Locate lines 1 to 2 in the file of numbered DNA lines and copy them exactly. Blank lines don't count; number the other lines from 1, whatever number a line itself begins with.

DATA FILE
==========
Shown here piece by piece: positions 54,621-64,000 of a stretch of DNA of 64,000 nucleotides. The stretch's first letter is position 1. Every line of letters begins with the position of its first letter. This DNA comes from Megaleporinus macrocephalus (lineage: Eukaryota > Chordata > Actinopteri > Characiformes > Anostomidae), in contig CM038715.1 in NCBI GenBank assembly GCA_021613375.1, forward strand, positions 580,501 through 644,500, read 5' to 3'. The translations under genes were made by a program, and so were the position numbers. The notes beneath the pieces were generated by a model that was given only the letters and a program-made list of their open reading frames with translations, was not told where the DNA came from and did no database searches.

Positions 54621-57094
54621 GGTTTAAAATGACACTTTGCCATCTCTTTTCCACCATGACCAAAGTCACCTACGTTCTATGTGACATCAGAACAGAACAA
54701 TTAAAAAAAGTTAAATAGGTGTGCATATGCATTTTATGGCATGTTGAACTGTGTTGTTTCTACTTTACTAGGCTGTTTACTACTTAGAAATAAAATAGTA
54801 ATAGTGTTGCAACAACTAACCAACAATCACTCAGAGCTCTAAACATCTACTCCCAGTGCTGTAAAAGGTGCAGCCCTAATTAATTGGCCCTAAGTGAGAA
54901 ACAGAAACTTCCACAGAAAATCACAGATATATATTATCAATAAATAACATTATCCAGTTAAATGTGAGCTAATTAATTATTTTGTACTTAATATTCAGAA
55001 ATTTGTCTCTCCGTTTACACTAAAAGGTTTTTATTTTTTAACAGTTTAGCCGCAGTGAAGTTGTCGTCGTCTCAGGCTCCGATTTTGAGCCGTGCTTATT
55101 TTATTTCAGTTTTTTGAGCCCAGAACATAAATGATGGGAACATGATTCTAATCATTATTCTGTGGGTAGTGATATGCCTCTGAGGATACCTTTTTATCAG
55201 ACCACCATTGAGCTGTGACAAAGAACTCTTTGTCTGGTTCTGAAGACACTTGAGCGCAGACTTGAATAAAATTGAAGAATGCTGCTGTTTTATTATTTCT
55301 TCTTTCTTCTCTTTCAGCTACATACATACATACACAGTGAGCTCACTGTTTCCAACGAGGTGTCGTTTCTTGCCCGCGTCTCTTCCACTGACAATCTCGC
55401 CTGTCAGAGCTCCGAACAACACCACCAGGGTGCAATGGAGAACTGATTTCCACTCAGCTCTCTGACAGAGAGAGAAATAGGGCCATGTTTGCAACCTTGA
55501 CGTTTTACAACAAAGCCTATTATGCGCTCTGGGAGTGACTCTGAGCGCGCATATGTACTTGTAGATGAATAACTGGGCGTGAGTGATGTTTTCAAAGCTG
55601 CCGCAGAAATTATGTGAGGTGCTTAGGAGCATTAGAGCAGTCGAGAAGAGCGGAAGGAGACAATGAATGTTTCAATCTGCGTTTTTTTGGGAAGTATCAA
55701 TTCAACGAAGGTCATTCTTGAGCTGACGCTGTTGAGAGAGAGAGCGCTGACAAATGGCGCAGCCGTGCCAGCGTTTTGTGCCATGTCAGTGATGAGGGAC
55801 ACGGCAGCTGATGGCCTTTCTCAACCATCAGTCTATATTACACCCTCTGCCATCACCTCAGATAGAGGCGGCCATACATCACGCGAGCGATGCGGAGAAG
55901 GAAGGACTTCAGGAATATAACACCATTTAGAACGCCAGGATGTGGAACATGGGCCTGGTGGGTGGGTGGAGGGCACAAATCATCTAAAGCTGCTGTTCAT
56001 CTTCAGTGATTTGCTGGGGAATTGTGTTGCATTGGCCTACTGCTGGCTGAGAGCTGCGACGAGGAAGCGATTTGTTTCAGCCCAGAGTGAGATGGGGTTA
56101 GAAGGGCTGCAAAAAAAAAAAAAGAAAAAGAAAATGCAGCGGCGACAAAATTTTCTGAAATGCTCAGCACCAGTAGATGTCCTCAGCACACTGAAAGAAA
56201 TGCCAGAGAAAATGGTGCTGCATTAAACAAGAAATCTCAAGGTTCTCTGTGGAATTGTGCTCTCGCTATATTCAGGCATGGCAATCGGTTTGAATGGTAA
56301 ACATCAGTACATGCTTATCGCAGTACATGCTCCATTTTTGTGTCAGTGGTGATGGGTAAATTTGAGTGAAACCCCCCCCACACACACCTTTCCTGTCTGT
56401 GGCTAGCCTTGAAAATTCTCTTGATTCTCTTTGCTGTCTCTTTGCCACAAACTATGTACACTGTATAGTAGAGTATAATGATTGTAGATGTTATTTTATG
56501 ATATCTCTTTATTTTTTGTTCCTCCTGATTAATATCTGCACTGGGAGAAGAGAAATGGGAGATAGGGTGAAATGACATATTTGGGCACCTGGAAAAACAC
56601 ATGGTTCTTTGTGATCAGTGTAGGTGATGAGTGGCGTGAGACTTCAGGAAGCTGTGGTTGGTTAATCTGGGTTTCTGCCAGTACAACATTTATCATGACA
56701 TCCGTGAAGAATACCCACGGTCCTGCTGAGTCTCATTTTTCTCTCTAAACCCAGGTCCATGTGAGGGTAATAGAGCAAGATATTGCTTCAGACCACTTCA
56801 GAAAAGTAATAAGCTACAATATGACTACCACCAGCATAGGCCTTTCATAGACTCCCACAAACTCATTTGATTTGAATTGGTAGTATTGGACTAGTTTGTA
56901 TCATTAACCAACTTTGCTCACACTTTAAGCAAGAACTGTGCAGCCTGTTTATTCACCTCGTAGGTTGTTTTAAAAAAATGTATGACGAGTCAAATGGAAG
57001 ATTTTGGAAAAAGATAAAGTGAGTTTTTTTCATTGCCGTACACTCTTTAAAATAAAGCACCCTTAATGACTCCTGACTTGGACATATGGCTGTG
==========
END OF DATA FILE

Shown here piece by piece: positions 54,621-64,000 of a stretch of DNA of 64,000 nucleotides. The stretch's first letter is position 1. Every line of letters begins with the position of its first letter. This DNA comes from Megaleporinus macrocephalus (lineage: Eukaryota > Chordata > Actinopteri > Characiformes > Anostomidae), in contig CM038715.1 in NCBI GenBank assembly GCA_021613375.1, forward strand, positions 580,501 through 644,500, read 5' to 3'. The translations under genes were made by a program, and so were the position numbers. The notes beneath the pieces were generated by a model that was given only the letters and a program-made list of their open reading frames with translations, was not told where the DNA came from and did no database searches.

Positions 54621-57094